A lot of our best obstacles started in different incarnations. Take Everest, our quarter-pipe obstacle. Our original idea was that it would be a ramp, and you'd have to take a running jump to get up. The trouble was, it was just too damn steep. People would run up and go straight back down. The next time, we built it too flat, so people just walked right up. The third time, we came up with this quarter pipe. It's perfect. You get part of the way up, and then you have to jump, and your teammates pull you up.
It's one thing to test an obstacle with 50 people in our warehouse and another to test it with 10,000 people on a course. The crowd mentality takes over. With Funky Monkey, our monkey-bars obstacle, we never considered people would climb up and walk across the top of it, but at the event, for some reason, they did. Our engineers built it so that you can dangle 500 people off it, but just like cars with good braking systems, it doesn't help if the driver's drunk. Now, we've reengineered it so you can't physically get up there.
Safety is a huge concern. We invest phenomenal amounts of money on safety. We have a medical staff at each event. We probably have more lawyers on staff than some law firms do. We have a book of contingency plans that every employee reads and takes a test on. If you don't pass, you have to go through training and have a discussion with a senior manager.
We've sold more than 500,000 tickets, and somehow, we've had no deaths. Statistically, it's amazing. You take that number of people, and if they were sitting at home that day, statistically, we should have had a few heart attacks. I have to tell the team, it's coming. We have to accept that it's going to happen at some point and work to ensure it never does.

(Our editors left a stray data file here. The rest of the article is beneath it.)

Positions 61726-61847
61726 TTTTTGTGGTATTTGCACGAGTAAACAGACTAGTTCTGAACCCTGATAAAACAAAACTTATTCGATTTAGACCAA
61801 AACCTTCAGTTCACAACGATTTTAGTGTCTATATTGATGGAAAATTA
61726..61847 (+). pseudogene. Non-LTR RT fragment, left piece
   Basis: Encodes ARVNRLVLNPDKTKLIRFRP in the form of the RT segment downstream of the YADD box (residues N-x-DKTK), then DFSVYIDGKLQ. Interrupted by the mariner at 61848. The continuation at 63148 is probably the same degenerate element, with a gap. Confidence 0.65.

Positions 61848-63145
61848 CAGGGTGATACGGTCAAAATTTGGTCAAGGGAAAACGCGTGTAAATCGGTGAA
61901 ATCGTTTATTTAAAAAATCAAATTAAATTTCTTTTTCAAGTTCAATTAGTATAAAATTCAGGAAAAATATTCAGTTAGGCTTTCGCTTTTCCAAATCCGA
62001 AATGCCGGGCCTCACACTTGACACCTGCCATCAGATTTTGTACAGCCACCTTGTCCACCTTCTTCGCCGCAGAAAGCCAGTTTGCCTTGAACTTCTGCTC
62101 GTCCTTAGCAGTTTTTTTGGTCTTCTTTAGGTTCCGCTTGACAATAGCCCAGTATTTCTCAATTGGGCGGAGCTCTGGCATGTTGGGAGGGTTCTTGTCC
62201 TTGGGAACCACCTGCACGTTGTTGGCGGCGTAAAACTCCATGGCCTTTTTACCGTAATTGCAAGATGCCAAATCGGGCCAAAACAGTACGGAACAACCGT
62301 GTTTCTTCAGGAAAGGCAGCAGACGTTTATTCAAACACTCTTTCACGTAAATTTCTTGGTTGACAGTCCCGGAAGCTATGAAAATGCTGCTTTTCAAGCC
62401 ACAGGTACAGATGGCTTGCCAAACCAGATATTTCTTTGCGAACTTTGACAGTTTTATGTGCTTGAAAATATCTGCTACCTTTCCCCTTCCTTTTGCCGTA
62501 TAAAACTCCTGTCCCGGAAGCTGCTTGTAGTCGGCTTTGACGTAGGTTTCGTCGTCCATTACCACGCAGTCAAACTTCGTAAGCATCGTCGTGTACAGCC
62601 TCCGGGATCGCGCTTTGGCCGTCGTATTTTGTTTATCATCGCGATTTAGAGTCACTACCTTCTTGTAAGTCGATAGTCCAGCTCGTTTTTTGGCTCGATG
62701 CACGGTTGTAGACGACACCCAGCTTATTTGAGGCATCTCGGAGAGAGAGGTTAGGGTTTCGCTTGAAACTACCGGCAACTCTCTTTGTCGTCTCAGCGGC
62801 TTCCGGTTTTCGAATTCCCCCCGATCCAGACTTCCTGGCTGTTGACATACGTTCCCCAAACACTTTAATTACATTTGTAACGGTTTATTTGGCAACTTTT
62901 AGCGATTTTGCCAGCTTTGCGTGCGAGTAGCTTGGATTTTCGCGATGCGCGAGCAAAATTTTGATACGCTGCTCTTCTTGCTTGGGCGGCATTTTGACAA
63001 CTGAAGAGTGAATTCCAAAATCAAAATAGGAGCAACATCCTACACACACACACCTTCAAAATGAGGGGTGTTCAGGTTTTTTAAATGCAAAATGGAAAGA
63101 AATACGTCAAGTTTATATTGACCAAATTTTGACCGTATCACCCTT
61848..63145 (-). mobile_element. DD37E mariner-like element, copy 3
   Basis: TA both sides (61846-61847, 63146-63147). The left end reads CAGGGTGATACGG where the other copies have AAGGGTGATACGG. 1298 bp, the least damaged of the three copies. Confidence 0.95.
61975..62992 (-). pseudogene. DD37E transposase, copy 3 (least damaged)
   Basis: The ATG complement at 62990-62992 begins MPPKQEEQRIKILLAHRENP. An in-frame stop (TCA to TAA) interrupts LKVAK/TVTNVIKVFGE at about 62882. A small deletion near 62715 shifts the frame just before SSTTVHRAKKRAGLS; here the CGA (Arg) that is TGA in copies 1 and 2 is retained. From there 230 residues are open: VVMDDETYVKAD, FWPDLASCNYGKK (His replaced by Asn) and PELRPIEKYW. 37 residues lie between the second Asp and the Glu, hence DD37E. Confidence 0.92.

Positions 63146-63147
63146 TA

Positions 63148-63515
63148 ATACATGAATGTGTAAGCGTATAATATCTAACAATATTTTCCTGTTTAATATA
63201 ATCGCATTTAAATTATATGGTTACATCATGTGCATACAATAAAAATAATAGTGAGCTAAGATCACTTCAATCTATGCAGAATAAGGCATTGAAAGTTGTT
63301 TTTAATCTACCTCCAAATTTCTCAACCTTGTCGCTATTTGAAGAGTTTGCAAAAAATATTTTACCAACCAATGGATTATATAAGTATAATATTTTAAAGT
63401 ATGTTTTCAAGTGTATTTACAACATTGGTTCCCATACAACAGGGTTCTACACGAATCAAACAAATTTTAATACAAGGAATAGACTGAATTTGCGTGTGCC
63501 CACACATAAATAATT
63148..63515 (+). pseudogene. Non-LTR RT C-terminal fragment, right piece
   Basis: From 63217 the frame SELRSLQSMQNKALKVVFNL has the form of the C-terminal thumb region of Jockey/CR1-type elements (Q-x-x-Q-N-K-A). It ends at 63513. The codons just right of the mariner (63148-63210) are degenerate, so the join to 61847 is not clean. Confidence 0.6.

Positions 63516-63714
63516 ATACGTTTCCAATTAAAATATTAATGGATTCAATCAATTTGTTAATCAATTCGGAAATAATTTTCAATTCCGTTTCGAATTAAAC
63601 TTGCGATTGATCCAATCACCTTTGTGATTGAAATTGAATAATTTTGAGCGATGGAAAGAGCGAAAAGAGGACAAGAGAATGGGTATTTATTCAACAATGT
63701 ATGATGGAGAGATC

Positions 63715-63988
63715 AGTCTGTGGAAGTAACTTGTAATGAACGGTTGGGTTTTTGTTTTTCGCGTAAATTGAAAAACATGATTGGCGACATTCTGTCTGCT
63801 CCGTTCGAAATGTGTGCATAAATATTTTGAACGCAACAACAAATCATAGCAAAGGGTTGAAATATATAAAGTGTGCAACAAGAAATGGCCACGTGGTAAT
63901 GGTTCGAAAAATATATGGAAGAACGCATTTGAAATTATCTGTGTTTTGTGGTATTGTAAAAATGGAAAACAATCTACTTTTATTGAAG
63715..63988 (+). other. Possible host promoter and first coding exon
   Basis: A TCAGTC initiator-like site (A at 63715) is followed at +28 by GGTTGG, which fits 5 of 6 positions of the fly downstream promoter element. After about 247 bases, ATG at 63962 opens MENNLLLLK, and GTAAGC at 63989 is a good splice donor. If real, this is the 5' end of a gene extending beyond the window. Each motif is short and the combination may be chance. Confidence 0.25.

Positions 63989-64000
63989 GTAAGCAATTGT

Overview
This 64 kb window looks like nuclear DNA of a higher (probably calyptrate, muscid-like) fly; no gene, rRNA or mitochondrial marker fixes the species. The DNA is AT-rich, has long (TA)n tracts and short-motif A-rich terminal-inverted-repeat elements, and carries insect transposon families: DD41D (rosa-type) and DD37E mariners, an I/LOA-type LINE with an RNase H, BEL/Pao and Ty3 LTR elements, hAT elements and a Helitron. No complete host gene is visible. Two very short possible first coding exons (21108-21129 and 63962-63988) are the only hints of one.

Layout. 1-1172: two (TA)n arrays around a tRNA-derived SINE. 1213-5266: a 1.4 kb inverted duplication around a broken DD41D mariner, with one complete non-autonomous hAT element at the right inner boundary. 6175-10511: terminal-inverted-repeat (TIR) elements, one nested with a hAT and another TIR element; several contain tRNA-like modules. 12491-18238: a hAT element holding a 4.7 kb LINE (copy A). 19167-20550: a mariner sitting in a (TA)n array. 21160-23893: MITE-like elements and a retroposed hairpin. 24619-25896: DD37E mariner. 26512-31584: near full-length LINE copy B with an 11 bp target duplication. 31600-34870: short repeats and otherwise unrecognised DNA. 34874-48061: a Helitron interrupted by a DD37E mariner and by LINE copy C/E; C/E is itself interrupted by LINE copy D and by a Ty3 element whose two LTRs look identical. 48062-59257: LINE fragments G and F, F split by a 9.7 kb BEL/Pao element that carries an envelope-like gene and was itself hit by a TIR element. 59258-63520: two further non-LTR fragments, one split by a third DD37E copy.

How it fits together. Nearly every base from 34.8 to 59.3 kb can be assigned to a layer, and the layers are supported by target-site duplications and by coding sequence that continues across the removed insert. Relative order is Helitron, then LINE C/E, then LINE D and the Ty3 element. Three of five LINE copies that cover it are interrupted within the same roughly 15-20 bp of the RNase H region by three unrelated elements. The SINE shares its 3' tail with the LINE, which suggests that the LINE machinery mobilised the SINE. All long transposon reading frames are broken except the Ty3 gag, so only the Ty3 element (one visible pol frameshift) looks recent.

My co-founder, Guy, and I don't spend that much time in meetings one on one, but we do have dinner together at least once a week. Guy and I have been friends since high school, and I think that's the most important thing in a partnership--having someone you know really well. You know each other's strengths and weaknesses, and Guy has many strengths that I don't. He's far more patient than I am.
Usually, by late afternoon I'm wiped out. I can probably do four or five hours of meetings a day. Then my attention span's gone. I don't let anyone invite me to last-minute meetings anymore.
I normally head home around 7 p.m. My fiancée, Katie Palms, will typically be home by then. She was at Harvard Law when I was at Harvard Business, and she's now a corporate lawyer. We met at a house party. I was pretty drunk, but she begrudgingly gave me her number anyway. I called her three or four times, and she was having none of it. Eventually, she gave in, and the rest is history. Usually, we have dinner together, and if I don't have some kind of work event, I'm in bed by 10 p.m.
I always tell people I'm probably fundamentally a bit lazy. It sounds like an odd thing to say, but it's true. I frequently gravitate toward slightly easy things, but now, the only things that come to me as CEO are really damn complicated. The great thing is, on a really frequent basis, you're reminded why you're doing this. Occasionally, I'm in a situation where people don't know what I do for a living, and Tough Mudder comes up, and they're talking about how awesome it is. There's nothing like it.